It used to be that you could get Google apps for a personal domain free for up to 10 users. The lowest price for the current Google apps service is $5 per month per user. At that price, I’d say that the Google option is really only a consideration for businesses that are going to use Google products as a part of their workflow (as we do where I currently work). I wanted to be able to supply email addresses to my family, and I didn’t want to have to pay a lot just to do so.
After some digging, I found a solution that allows me to keep everything in Gmail, and is almost entirely cost-free. I’m using Mailgun, which is free for up to 10,000 emails (sent and received count the same towards this quota).
The first step is to create a Mailgun account, and go through the steps to verify your domain (by simply adding a few DNS records). I’m going to assume you’re savvy enough to get that done.
At this point, Mailgun is ready to be receive email at any arbitrary address at your custom domain. All it needs are some
routes to know what to do with the mail that comes in.
routes look scarier than they are. The
Show Options buttons will show you the valid options for each field. All you need to do is supply what goes in quotes. In the above example, the custom domain in question is
route will take any email that is sent to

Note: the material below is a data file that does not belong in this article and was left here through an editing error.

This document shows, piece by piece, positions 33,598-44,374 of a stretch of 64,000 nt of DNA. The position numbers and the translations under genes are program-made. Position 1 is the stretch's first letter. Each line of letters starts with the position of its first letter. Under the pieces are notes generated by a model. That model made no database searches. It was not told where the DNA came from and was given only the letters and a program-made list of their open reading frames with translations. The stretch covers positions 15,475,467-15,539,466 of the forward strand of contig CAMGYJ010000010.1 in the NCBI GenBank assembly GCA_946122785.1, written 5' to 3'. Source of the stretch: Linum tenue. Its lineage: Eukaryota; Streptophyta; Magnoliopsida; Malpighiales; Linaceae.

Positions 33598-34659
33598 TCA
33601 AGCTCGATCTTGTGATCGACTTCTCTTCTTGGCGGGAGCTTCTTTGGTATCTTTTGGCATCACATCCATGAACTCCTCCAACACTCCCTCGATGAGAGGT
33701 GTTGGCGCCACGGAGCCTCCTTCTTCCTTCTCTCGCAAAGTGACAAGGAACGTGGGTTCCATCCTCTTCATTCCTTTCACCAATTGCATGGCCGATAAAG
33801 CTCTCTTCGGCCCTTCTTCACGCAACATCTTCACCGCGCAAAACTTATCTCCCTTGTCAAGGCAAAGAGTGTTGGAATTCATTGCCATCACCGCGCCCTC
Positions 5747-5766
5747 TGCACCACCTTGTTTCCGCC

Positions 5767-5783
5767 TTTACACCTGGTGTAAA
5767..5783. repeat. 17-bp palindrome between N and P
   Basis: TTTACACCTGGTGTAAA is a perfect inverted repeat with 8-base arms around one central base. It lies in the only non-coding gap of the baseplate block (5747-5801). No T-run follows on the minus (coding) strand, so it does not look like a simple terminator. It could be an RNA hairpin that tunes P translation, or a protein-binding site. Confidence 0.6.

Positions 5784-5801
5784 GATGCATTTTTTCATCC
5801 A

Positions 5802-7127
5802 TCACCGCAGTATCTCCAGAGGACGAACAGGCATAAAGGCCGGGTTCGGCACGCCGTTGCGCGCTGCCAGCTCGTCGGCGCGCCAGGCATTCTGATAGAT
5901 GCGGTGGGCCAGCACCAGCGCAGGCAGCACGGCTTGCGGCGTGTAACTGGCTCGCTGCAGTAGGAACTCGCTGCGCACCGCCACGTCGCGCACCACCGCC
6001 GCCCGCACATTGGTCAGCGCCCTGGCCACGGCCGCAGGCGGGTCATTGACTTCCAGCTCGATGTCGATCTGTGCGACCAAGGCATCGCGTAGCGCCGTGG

email@example.com, and forwards it directly to
firstname.lastname@example.org. The filter expression also accepts Regex, so you can create a catch-all
".*@example.com"), or get really creative. Any email sent to your domain that fails to get routed will bounce.
For sending mail, Mailgun offers an API, and SMTP. If you feel like writing your own email sending app using their API, knock yourself out. I chose to add a
Send mail as account to my main personal Google account using SMTP. This is the only downside to this system that I can come up with - sending email requires a little bit more technical ability from each user, because it involves SMTP credentials.
On your domain’s admin page on Mailgun (how to get there shown above), you will see that there is a default SMTP login and password. Next to that should be a clickable label that reads
Manage SMTP credentials.
Here you can add any accounts that you want to be able to send as. In my case, I added one for me (email@example.com), and two more for my brothers. After that,
Once in gmail, follow Google’s instructions for sending from an external address here.
After that, you’re all set. I hope this was helpful.